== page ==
I wonder how future generations will feel about this? Will they resent the early adopters for having an “unfair” advantage, or will they admire the hard money that comes along with low inflation. Only time will tell.


In a Proof of Stake environment, the only thing the emission rate determines is the rate at which unstaked NIM will lose value. Anyone that stakes their NIM will own a greater and greater percentage of the existing NIM, when compared to someone with unstaked NIM. But in relation to other people with staked NIM, that person maintains their existing proportion. In essence, the amount of NIM emitted each year only affects those that don’t stake, as their NIM will lose more value the longer it is unstaked.

For this reason, I support a static percentage as an emission rate. For example let’s say 2% inflation of the total supply of NIM each year, so that every successive year the number of newly created NIM goes up. This creates fairness in that anybody can take part in the network, at any point in time, even a hundred years from now, and their proportion of the network will grow at the same rate as at any other time. That is, it will grow proportional to the amount of unstaked NIM.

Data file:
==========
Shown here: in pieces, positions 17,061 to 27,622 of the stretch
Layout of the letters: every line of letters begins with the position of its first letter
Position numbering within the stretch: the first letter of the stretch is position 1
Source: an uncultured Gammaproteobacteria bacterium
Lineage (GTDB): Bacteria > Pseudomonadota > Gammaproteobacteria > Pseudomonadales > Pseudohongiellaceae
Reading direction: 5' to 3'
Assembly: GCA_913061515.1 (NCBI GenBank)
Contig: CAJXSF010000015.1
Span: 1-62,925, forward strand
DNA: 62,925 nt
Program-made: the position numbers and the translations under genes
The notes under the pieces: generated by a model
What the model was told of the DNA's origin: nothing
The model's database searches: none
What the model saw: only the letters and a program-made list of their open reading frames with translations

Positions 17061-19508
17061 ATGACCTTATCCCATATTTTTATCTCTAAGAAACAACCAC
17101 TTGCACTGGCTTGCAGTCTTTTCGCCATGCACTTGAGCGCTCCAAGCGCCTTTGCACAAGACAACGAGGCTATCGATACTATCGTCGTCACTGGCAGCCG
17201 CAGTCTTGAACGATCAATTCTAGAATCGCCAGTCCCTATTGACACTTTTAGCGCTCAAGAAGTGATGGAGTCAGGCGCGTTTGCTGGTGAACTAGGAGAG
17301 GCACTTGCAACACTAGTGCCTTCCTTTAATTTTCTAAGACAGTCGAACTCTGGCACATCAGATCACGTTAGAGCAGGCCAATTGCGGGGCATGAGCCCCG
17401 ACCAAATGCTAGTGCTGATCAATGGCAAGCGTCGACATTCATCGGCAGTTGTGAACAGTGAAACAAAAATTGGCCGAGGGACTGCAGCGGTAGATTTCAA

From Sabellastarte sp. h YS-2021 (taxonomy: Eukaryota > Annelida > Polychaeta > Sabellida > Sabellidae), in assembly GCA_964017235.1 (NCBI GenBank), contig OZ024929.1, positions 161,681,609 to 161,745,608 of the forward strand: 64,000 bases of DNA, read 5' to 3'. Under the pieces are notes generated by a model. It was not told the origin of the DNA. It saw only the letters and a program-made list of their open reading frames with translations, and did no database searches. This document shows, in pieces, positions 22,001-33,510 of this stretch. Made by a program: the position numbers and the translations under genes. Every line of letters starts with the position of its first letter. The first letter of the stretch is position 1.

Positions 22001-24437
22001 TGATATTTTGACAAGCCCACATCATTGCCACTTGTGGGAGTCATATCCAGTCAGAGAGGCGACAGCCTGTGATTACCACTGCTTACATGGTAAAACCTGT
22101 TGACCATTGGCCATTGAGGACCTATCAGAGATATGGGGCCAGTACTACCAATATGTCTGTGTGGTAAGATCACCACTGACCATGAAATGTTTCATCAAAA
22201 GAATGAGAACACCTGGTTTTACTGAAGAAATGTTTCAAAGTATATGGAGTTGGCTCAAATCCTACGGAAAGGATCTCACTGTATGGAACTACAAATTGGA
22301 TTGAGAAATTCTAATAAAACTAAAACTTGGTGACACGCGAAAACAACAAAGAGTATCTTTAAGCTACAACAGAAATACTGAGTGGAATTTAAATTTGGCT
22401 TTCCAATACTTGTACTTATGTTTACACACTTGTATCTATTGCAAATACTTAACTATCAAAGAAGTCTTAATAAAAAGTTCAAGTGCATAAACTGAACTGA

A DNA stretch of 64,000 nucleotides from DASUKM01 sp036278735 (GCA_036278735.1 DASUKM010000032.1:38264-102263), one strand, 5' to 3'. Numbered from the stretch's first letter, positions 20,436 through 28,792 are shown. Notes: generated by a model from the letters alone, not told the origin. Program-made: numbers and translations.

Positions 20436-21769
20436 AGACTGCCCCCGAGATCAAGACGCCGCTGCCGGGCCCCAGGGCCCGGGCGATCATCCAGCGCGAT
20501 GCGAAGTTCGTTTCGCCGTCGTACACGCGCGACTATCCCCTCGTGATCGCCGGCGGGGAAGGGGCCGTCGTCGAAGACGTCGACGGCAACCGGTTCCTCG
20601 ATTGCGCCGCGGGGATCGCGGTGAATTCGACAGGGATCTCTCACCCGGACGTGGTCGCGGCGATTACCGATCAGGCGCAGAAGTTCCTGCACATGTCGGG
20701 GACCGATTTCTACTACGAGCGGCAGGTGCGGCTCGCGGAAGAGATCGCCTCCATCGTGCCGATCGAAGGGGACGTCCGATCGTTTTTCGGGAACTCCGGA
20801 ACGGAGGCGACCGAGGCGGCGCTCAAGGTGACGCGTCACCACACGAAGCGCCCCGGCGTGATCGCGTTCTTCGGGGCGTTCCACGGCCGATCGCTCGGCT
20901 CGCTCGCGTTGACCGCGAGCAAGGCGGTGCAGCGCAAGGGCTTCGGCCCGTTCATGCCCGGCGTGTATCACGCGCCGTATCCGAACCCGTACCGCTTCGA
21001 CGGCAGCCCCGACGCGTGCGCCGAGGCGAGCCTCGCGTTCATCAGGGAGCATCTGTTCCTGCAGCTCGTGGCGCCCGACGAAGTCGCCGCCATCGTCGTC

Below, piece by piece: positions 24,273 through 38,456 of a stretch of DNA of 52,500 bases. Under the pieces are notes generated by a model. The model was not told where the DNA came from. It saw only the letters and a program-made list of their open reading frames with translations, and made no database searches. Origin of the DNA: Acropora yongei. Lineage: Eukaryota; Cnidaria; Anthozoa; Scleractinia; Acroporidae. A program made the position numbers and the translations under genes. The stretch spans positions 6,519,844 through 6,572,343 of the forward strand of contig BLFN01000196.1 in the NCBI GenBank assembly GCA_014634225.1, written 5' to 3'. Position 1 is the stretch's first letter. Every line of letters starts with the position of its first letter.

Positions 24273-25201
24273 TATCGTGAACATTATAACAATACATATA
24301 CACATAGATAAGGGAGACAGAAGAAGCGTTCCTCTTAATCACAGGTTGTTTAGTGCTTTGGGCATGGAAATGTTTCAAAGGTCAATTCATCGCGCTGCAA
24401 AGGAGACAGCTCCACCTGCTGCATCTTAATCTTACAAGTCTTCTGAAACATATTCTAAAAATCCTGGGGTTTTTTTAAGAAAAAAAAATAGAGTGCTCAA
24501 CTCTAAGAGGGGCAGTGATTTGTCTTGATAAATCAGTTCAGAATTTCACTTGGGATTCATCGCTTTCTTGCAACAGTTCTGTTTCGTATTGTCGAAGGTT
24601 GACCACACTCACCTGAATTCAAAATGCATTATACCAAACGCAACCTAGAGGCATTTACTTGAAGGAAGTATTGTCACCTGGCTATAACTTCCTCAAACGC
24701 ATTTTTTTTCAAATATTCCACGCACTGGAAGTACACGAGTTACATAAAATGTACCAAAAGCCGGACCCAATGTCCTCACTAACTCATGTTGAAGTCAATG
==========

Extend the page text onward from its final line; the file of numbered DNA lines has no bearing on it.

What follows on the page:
The supply cap should become infinite, and periodically the decimal moves over to keep the numbers reasonable. This solves the problem of tail emissions and whether transaction fees will be enough to create incentive for validators.

I have more thoughts on this, but want to see what other people think, as maybe there are aspects I haven’t considered yet.

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Take into account:

The Nimiq Network has been designed for a total supply of 21 Billion NIM. The NIM are distributed as follows:

21,000,000,000 NIM

88% [18,480,000,000] Validators Reward (mined over ~100 years)
5% [1,050,000,000] Token Sale Contributors 
2.5% [525,000,000] Long-Term Project Endowment Foundation (10-year vesting)
2% [420,000,000] Good Cause Partnerships and Sponsorships (10-year vesting)